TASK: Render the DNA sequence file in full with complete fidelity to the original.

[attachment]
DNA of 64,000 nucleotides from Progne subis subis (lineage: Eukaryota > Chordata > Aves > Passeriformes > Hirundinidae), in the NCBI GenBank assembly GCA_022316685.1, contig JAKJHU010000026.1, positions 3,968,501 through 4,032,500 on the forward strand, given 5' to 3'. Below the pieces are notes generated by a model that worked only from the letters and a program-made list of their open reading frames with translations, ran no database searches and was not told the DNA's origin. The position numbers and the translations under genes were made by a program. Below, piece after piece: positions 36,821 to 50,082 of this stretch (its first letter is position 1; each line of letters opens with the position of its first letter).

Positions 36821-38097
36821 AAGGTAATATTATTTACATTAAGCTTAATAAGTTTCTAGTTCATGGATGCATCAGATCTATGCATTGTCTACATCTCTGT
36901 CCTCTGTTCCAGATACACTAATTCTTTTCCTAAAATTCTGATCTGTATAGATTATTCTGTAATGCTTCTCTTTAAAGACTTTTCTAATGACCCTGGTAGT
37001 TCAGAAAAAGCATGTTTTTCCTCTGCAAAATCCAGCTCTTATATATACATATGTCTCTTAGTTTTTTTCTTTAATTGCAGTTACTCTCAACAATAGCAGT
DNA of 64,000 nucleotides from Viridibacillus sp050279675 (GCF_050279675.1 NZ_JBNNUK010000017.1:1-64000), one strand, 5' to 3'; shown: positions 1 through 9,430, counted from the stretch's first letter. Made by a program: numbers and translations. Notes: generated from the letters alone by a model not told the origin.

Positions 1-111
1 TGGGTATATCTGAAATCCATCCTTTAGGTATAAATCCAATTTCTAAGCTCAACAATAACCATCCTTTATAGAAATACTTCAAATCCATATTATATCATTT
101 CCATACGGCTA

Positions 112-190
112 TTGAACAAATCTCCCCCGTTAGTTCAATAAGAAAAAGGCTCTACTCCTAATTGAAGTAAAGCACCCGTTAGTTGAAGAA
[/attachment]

DNA of 64,000 nucleotides from Progne subis subis (lineage: Eukaryota > Chordata > Aves > Passeriformes > Hirundinidae), in the NCBI GenBank assembly GCA_022316685.1, contig JAKJHU010000026.1, positions 3,968,501 through 4,032,500 on the forward strand, given 5' to 3'. Below the pieces are notes generated by a model that worked only from the letters and a program-made list of their open reading frames with translations, ran no database searches and was not told the DNA's origin. The position numbers and the translations under genes were made by a program. Below, piece after piece: positions 36,821 to 50,082 of this stretch (its first letter is position 1; each line of letters opens with the position of its first letter).

Positions 36821-38097
36821 AAGGTAATATTATTTACATTAAGCTTAATAAGTTTCTAGTTCATGGATGCATCAGATCTATGCATTGTCTACATCTCTGT
36901 CCTCTGTTCCAGATACACTAATTCTTTTCCTAAAATTCTGATCTGTATAGATTATTCTGTAATGCTTCTCTTTAAAGACTTTTCTAATGACCCTGGTAGT
37001 TCAGAAAAAGCATGTTTTTCCTCTGCAAAATCCAGCTCTTATATATACATATGTCTCTTAGTTTTTTTCTTTAATTGCAGTTACTCTCAACAATAGCAGT
DNA of 64,000 nucleotides from Viridibacillus sp050279675 (GCF_050279675.1 NZ_JBNNUK010000017.1:1-64000), one strand, 5' to 3'; shown: positions 1 through 9,430, counted from the stretch's first letter. Made by a program: numbers and translations. Notes: generated from the letters alone by a model not told the origin.

Positions 1-111
1 TGGGTATATCTGAAATCCATCCTTTAGGTATAAATCCAATTTCTAAGCTCAACAATAACCATCCTTTATAGAAATACTTCAAATCCATATTATATCATTT
101 CCATACGGCTA

Positions 112-190
112 TTGAACAAATCTCCCCCGTTAGTTCAATAAGAAAAAGGCTCTACTCCTAATTGAAGTAAAGCACCCGTTAGTTGAAGAA